Trigger Events highlight instances where there may be a change in customers’ circumstances.
Your firm must have systems and controls and policies and procedures in place to enable it to identify, assess, monitor, and manage the risks that defined trigger events may identify or present.
Each trigger event may have a different level of risk associated with it.
You must train staff to ensure they understand how to identify trigger events along with when a trigger event will result in either a refresh of due diligence information, enhanced due diligence requirements, or a suspicious activity report, and the steps required to prevent ‘tipping off’ the customer if suspicions exist.
Records regarding the decisions and approaches taken must be maintained.
Where there is knowledge of suspicion or reasonable grounds for knowledge or suspicion a report must be made by the MLRO or a deputy to the NCA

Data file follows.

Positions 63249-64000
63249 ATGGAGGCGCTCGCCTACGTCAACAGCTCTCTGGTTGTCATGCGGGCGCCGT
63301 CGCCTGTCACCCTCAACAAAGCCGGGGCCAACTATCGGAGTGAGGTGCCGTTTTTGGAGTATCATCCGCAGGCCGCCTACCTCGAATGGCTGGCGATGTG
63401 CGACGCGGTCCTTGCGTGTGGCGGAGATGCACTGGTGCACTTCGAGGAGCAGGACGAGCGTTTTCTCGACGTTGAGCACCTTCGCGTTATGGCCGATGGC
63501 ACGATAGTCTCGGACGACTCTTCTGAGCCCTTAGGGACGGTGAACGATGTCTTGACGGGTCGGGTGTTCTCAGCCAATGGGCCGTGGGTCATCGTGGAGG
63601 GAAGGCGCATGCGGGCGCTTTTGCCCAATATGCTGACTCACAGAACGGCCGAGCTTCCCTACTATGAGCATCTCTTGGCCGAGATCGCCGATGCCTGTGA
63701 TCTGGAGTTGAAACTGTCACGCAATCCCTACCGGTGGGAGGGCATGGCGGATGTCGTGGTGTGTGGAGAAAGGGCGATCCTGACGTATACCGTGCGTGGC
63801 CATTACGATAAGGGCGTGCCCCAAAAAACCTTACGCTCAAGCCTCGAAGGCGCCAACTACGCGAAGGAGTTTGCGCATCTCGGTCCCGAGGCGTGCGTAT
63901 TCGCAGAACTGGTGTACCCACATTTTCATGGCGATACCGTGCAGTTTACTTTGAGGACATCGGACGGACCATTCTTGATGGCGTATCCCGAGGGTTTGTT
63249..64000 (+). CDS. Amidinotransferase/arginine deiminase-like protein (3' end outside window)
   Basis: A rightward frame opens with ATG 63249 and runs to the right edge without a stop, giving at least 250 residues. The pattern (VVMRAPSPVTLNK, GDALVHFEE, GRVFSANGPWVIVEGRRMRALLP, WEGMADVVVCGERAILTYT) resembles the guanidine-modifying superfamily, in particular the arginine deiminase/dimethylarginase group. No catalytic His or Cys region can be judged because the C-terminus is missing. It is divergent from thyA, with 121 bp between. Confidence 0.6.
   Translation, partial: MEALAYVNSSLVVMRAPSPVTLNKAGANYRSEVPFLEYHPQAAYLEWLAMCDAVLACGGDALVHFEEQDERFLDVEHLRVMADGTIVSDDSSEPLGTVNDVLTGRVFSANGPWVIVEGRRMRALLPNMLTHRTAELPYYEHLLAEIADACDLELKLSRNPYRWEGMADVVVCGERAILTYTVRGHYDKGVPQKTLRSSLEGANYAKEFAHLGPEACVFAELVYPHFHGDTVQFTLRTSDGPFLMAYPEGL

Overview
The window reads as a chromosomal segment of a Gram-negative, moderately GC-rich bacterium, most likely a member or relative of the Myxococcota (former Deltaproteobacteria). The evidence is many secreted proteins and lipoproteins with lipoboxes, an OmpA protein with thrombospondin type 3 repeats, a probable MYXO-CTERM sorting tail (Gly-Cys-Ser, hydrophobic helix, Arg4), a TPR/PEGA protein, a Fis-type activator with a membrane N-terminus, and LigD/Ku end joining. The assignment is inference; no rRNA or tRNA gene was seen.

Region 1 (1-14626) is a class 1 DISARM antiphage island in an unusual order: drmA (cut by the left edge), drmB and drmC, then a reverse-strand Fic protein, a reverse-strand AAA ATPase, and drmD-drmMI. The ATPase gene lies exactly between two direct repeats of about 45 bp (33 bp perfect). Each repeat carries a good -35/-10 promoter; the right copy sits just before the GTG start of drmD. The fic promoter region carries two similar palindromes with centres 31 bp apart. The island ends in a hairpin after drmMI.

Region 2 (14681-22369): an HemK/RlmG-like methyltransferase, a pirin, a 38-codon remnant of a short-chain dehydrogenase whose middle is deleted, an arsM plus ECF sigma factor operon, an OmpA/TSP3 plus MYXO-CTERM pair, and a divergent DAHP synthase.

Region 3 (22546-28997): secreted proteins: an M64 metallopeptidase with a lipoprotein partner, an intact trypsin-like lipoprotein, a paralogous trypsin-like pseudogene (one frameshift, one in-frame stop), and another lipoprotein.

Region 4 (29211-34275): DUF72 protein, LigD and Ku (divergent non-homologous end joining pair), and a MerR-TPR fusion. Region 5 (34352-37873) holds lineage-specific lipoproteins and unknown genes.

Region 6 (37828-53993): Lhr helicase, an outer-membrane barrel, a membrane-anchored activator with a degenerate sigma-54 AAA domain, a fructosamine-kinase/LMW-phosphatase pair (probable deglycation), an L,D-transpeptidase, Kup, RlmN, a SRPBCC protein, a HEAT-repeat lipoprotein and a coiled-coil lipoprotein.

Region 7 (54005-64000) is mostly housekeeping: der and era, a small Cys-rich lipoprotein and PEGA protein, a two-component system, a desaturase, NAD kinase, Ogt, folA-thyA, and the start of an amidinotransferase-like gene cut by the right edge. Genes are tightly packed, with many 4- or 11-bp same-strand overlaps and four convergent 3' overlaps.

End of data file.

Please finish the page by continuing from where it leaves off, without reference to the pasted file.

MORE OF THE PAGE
All decisions and communications regarding suspicious activity reports must be clearly documented and maintained on file.
Such changes require the financial institution to revisit the due diligence undertaken on the client, understand whether the client’s risk profile has changed, and obtain further information where necessary to update the CDD:
Trigger events can be grouped into three categories:
Provided below is an example table on trigger events your team should consider. This covers information received on a client, your internal knowledge, and detail from external sources.
Reach out or download our financial crime guide for more detail on understanding what are trigger events and the steps you can take to ensure you have the correct controls in place.